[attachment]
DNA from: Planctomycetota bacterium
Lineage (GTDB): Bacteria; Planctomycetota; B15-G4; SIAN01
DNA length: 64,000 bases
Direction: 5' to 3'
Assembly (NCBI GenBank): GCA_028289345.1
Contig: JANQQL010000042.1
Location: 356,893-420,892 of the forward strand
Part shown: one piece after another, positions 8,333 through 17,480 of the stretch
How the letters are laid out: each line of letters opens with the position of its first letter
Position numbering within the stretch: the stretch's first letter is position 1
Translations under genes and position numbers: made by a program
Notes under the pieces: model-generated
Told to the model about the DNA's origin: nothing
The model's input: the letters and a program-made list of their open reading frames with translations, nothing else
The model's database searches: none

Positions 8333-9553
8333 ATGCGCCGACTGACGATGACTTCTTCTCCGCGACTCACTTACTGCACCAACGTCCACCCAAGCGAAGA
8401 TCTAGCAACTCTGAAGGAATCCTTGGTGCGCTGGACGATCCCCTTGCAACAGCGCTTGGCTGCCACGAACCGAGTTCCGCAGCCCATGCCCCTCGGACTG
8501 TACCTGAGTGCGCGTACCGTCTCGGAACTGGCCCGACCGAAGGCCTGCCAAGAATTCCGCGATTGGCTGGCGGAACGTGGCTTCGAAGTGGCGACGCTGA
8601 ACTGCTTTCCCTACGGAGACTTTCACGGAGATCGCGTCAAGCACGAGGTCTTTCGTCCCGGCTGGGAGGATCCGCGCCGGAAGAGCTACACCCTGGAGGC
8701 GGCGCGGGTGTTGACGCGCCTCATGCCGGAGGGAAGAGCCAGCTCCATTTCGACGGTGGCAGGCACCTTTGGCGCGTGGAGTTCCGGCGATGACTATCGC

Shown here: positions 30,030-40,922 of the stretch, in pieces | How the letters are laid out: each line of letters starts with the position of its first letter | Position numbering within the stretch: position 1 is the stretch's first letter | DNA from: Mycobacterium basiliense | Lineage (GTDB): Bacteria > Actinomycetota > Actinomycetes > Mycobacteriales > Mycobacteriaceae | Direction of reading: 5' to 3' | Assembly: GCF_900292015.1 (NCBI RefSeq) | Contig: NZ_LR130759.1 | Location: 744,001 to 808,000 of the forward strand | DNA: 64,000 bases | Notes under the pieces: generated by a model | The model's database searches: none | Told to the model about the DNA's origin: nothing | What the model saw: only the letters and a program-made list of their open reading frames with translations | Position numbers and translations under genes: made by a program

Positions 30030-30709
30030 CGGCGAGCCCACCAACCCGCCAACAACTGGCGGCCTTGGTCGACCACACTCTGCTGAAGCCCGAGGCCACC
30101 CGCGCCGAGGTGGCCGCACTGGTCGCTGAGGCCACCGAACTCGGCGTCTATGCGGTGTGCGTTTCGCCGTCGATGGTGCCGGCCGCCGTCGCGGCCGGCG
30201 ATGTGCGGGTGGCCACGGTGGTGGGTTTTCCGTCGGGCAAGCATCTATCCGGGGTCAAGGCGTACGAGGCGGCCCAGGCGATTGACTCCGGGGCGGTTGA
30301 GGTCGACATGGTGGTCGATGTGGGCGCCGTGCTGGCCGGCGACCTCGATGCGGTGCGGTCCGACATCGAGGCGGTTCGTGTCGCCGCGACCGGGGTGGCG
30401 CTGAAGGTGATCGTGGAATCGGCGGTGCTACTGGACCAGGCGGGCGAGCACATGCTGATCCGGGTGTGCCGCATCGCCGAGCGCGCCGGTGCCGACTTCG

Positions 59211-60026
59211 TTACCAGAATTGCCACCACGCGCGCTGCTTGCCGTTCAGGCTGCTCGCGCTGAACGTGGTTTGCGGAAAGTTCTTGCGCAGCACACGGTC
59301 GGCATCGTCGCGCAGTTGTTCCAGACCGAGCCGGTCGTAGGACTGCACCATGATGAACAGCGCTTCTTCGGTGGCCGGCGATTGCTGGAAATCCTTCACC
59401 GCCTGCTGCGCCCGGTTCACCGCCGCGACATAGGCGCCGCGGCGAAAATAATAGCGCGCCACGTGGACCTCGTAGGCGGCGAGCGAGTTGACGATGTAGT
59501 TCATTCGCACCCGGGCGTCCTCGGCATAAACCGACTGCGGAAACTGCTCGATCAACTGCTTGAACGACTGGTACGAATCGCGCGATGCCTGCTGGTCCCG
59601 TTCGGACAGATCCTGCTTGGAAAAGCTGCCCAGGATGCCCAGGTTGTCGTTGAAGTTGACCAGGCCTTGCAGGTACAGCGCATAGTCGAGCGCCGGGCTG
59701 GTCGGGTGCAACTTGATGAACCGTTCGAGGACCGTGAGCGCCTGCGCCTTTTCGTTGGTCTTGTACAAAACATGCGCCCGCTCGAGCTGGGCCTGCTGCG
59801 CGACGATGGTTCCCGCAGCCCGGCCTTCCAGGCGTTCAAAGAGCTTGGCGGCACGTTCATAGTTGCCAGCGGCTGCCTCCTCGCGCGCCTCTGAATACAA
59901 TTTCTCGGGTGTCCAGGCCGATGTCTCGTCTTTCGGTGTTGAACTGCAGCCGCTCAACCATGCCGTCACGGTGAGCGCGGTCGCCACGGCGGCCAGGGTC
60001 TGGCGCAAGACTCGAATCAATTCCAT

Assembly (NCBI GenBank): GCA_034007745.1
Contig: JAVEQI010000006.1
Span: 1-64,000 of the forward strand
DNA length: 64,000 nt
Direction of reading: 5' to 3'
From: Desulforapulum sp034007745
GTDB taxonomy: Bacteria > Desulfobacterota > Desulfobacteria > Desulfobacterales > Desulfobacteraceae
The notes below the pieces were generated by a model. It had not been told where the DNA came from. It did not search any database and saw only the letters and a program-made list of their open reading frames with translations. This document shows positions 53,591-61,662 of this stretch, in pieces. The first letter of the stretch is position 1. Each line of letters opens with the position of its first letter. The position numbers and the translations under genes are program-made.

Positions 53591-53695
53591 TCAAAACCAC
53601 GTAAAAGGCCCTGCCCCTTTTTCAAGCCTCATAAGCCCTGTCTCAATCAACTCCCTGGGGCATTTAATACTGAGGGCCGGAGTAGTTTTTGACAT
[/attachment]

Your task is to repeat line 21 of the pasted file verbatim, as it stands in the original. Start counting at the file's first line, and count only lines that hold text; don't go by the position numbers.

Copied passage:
8701 GGCGCGGGTGTTGACGCGCCTCATGCCGGAGGGAAGAGCCAGCTCCATTTCGACGGTGGCAGGCACCTTTGGCGCGTGGAGTTCCGGCGATGACTATCGC